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Zombie Penguin Caitlin, Part Three

by on March 22, 2011

Zombie Penguin Caitlin’s beak slashed towards her mother. Just as it was about to close on Maralyn’s arm, a sudden clap of thunder…clapped. Or thundered. It did something thunder-y. You get the idea. At that same exact moment, a glittering spray of rainbow light arced across the sky, a light so brilliant and shiny that it could only have come from the combined happy non-zombified thoughts of literally tens of readers around the world. The light crackled down and split off into two plumes as the zombie penguins watched it in uncomprehending astonishment. The first plume dropped around Maralyn and crystallized into a dome of impenetrable glass that completely shielded Maralyn from the advancing zombie penguin horde. Zombie Penguin Caitlin had to jerk her beak backwards very suddenly to avoid getting it cut off, like that goat or whatever it was that got sliced in half by the dome in that one Stephen King novel of which the author has only read a snippet.

The second plume, however, was even more dramatic. It materialized into the last person Maralyn or her zombie penguin daughter had expected to see in New York City: Colin the Mime-Assassin, Master of Very Sharp Knives. Colin, empowered by happy thoughts, unleashed a veritable (and oh, don’t you just love that word?) storm of very sharp knives as well as metal throwing stars at the zombie penguin horde, downing them all with well-aimed head shots (which as everyone knows is the proper way to kill a zombie, even if it happens to be a zombie penguin). Unfortunately, the happy thoughts that had summoned Colin to the world of New York City had not told him all he needed to know. Thus, little knowing what he was doing, his last knife shot through the air and buried itself right between Zombie Penguin Caitlin’s eyes. She gave a last little squawk and fell over, killed instantly for the second time in her life. Maralyn raced to her side in a panic, trying desperately to revive her daughter, but she couldn’t. Colin’s knife had done its work too well. Caitlin’s zombie-penguinified brain had ceased to function, as brains usually do when several inches of cold steel are jammed into them. The queen couldn’t even have the small comfort of holding Caitlin’s real body in her arms; all she had was the cold gray form of a zombie penguin indistinguishable from all the others in the city. This was, to borrow the phrase, a total bummer.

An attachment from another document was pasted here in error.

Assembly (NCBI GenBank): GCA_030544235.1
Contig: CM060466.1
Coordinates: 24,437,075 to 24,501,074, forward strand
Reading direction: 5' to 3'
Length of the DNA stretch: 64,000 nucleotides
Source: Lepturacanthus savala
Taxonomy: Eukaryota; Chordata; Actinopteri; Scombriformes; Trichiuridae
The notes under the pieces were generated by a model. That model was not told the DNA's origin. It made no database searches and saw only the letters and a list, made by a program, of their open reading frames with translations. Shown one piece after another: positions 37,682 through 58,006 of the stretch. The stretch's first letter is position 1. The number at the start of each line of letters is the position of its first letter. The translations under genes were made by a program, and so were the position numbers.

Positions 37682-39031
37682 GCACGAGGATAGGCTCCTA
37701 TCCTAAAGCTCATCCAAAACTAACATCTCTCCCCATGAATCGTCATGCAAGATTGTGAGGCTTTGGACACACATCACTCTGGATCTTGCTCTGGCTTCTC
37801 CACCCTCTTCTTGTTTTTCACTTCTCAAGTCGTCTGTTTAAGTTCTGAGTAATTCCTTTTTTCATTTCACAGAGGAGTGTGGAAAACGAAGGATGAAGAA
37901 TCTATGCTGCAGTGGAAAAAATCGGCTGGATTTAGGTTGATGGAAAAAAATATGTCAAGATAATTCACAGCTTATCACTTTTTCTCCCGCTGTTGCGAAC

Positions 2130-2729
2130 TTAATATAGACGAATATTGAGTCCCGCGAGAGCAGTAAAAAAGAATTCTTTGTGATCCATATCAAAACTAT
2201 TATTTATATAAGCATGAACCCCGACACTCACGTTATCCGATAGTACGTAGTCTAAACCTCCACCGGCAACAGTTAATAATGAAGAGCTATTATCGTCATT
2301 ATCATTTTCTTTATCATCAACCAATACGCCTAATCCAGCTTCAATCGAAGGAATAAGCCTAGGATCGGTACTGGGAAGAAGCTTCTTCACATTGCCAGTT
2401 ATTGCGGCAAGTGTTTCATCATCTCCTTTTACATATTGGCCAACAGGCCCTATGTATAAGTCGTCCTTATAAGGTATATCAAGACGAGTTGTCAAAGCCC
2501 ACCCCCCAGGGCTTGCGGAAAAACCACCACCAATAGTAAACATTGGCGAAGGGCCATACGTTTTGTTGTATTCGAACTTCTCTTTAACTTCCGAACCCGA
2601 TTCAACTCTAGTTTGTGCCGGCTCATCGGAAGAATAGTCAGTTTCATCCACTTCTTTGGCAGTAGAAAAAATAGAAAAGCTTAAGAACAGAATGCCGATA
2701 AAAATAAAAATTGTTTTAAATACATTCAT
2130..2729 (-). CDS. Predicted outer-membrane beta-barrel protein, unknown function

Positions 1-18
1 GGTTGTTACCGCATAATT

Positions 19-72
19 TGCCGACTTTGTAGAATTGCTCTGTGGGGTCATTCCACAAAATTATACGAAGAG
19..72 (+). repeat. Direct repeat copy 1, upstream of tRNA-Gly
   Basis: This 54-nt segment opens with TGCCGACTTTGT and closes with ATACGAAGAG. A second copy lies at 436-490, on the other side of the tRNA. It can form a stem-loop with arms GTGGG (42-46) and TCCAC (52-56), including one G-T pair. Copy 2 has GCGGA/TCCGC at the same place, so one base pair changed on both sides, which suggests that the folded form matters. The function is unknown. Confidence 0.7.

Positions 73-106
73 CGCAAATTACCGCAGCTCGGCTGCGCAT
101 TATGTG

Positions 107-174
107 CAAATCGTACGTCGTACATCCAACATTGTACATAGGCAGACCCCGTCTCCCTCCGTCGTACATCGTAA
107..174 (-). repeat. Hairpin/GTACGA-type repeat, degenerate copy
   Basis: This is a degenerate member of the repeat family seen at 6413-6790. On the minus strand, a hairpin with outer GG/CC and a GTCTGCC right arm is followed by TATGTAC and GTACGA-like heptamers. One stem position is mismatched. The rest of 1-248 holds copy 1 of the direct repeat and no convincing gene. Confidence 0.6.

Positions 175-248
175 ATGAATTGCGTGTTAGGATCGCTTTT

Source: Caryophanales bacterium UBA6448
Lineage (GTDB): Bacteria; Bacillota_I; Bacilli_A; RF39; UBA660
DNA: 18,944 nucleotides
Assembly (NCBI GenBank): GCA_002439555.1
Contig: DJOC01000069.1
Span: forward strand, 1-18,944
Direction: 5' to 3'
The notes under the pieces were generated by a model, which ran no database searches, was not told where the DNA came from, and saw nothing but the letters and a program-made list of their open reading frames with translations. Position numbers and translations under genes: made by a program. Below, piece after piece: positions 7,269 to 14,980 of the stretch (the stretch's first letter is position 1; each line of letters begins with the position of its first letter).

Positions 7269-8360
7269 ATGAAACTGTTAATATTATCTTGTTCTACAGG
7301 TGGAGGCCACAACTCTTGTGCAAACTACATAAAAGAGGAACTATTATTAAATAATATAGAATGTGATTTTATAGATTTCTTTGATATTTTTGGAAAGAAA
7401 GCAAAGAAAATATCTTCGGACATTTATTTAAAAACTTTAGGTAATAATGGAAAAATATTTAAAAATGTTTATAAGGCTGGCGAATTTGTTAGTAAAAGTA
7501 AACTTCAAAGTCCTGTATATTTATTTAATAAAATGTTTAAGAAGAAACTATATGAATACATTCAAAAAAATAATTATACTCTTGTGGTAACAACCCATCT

But for Caitlin, it was even worse. When she opened her eyes, she found herself lying on a red couch adorned with yellow daisies, surrounded by tall bookshelves and a high sunlit window. “Oh, drat,” she said. “I’ve died. Again. This must be a record.”

“Um, hi?” a querulous voice piped. Caitlin whirled about, and saw a brown-haired girl in a denim jumper and a plaid sweater, whose eyes were very wide in her roundish face. “I saw you arrive and I wasn’t sure when you would wake up. I figured you would be tired after all the zombie-penguin…stuff.”

Caitlin hesitated. She couldn’t quite remember all that had happened to her. She vaguely remembered dying before, meeting her mother, going back to the real world, and landing in a strange city, but after that, she had only vague flashes of being very cold, and a bit fuzzy. Also, her mouth tasted of tuna fish. She had no idea why. “I’m sorry,” she began, “I don’t quite understand…who are you, exactly?”

“Oh,” said the girl, blushing awkwardly, “um, right. I’m…an angel. It’s my thing. I don’t have a harp or wings yet, but I’m making very good progress with a harmonica.”

“I see,” Caitlin said. “Well. I have a question, then, if you don’t object. See, I seem to have been killed twice. What am I supposed to do now? Is that it, or can I keep going back?”

The girl pondered for a moment, furrowing her brow in studious concentration. “Hm. Being killed twice…I don’t think that has ever happened before. It’s very unusual, though it is kinda fascinating especially since…I should stop talking. I tend to ramble. Sorry.”

“No, no, you’re fine,” Caitlin said politely, though her attention had truthfully wondered a bit. This girl, whoever she was, seemed a trifle flaky.